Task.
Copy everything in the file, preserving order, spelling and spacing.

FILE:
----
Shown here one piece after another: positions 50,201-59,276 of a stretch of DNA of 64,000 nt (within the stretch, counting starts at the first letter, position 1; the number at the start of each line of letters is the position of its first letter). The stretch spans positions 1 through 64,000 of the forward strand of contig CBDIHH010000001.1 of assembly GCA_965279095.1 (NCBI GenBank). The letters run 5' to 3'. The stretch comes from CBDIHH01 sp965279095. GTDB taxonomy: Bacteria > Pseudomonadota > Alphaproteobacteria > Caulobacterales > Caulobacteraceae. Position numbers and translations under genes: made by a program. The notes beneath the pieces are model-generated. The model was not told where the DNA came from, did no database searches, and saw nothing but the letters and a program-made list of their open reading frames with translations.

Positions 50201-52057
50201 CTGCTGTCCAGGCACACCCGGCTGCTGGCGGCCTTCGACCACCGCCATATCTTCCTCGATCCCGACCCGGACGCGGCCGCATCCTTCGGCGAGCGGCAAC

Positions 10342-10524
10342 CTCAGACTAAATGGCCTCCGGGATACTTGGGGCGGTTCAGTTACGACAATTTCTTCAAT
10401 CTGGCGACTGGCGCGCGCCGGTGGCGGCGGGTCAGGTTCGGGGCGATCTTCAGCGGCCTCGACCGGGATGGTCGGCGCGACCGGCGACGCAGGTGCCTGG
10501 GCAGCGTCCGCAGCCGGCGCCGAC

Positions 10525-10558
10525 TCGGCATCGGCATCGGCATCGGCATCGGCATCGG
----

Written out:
Shown here one piece after another: positions 50,201-59,276 of a stretch of DNA of 64,000 nt (within the stretch, counting starts at the first letter, position 1; the number at the start of each line of letters is the position of its first letter). The stretch spans positions 1 through 64,000 of the forward strand of contig CBDIHH010000001.1 of assembly GCA_965279095.1 (NCBI GenBank). The letters run 5' to 3'. The stretch comes from CBDIHH01 sp965279095. GTDB taxonomy: Bacteria > Pseudomonadota > Alphaproteobacteria > Caulobacterales > Caulobacteraceae. Position numbers and translations under genes: made by a program. The notes beneath the pieces are model-generated. The model was not told where the DNA came from, did no database searches, and saw nothing but the letters and a program-made list of their open reading frames with translations.

Positions 50201-52057
50201 CTGCTGTCCAGGCACACCCGGCTGCTGGCGGCCTTCGACCACCGCCATATCTTCCTCGATCCCGACCCGGACGCGGCCGCATCCTTCGGCGAGCGGCAAC

Positions 10342-10524
10342 CTCAGACTAAATGGCCTCCGGGATACTTGGGGCGGTTCAGTTACGACAATTTCTTCAAT
10401 CTGGCGACTGGCGCGCGCCGGTGGCGGCGGGTCAGGTTCGGGGCGATCTTCAGCGGCCTCGACCGGGATGGTCGGCGCGACCGGCGACGCAGGTGCCTGG
10501 GCAGCGTCCGCAGCCGGCGCCGAC

Positions 10525-10558
10525 TCGGCATCGGCATCGGCATCGGCATCGGCATCGG